1. Serviced apartments are developing into a temporary all-rounder form of living
The lines between traditional industries are blurring i.e. thinking the difference between a studio in a residential building and an aparthotel room with a kitchen. Blurred industry lines are not necessarily bad, rather part of natural development, as long as your customers know what they are getting. The key is to see a concept beyond the definitions, since concept is much more dynamic and reactive to customers need.
2. Decision-making power is moving from the company to the guest
Given the serviced apartment market is getting its business largely from B2B, this is an important trend. It’s not only due to more versatile payment options or the rise of booking platforms, but also due to policy changes within some industries. Getting a lump sum as part of a compensation package and freedom to choose a place to live drive naturally more affordable options. Considering the ongoing battle for the best talents between companies, it’s important to select the most attractive policy options within legislative frames.
3. More micro-apartments and shared options
Units with less than 25 m² now represent the largest proportion of the range of serviced apartments in a block rented property and are also the most frequently requested. This is in line with the trend nr. 2. Since employees more often take care of the costs, it is easy to settle smaller apartments or even shared options. Also, a city center location is not a necessity if public transportation is reasonable.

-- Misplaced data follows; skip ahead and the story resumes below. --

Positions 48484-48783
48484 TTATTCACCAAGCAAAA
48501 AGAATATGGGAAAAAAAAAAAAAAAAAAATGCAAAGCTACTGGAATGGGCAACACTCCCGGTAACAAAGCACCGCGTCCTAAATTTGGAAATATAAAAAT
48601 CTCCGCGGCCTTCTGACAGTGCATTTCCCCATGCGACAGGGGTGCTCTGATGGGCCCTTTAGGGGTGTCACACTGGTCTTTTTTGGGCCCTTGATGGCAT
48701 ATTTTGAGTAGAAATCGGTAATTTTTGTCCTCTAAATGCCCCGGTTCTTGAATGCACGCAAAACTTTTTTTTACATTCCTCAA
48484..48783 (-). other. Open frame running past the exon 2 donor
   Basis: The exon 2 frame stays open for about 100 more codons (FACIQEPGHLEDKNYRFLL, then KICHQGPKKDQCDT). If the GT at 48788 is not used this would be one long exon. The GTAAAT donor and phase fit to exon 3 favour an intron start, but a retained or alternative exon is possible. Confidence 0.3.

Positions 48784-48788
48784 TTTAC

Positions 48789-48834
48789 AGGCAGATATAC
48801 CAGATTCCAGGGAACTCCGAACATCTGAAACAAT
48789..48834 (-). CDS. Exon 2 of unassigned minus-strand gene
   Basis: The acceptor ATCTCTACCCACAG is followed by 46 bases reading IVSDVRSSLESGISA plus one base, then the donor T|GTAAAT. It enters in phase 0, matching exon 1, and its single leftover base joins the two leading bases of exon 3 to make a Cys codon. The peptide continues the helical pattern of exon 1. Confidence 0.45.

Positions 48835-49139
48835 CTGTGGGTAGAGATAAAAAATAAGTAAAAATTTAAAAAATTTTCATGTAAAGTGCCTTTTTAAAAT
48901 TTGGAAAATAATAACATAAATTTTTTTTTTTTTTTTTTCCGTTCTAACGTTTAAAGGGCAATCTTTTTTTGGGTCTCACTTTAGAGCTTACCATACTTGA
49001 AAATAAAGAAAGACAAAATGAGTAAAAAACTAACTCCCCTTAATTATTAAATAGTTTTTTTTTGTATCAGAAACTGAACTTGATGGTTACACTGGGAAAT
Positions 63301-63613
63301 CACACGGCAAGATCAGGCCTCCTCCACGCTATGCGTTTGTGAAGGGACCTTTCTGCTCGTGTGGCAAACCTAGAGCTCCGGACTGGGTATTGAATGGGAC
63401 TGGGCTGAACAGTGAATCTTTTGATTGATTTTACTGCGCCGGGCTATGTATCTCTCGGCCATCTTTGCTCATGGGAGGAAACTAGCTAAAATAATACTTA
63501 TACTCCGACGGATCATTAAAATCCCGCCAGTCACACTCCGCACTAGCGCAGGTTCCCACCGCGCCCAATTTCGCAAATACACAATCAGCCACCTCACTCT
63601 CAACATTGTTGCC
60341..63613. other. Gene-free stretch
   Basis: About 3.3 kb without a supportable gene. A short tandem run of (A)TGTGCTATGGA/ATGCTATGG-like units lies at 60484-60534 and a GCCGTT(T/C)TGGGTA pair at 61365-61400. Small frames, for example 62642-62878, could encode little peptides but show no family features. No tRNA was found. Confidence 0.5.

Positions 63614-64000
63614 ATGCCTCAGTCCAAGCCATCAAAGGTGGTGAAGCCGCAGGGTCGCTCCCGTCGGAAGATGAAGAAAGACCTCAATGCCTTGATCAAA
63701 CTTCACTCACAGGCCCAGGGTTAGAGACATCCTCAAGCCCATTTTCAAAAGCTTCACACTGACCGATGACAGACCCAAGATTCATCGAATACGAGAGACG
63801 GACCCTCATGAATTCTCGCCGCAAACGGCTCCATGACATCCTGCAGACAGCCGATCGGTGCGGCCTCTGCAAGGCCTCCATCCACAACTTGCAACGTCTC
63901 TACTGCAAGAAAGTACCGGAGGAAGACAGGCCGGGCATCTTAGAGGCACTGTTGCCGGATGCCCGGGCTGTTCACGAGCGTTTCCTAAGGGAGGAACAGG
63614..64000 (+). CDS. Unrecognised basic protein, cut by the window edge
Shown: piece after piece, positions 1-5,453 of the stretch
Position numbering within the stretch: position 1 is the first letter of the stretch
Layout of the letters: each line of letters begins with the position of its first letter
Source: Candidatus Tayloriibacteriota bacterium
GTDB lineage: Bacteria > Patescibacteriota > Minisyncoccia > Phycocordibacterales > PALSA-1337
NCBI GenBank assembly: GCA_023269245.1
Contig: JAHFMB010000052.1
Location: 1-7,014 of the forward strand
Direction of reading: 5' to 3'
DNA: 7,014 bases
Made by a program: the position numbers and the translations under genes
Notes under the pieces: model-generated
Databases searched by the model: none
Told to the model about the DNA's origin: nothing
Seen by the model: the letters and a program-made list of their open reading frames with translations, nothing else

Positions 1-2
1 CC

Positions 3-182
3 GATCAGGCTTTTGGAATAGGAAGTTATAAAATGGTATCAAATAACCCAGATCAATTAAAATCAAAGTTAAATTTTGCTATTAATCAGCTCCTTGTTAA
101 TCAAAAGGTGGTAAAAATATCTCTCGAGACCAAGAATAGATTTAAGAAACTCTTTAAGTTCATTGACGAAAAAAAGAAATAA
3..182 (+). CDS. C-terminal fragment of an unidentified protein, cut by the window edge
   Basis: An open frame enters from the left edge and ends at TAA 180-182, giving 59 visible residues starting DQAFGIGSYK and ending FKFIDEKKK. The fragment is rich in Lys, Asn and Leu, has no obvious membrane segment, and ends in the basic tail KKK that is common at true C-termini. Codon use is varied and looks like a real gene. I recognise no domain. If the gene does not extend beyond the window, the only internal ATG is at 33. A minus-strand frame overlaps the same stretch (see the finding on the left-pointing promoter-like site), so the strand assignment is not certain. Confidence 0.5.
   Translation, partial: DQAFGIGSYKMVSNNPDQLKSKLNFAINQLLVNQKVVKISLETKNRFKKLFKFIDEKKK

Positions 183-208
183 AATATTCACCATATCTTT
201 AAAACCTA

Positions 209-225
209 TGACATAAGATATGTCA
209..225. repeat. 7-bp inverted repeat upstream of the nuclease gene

4. Regulation discussion for short-term leasing reaches next level
Until now, the discussion has been driven mainly by the rise of peer-to-peer lending platforms and disrupted neighbors. Often forgetting that the need for more flexible housing is coming largely from companies that have a need to move and scale their workforce faster than ever. A flexible and affordable housing market is an important enabler for growth of businesses and therefore for the creation of new jobs. Those cities that are willing to be seen attractive from business perspective, should take this into account.
In 2018, we saw some cities loosen their previously set rules, since the topic is much larger than just regulating P2P use. Regardless of booking channel, there has been and will be a growing need for flexible and serviced living options.
Chief Operating Officer at Forenom
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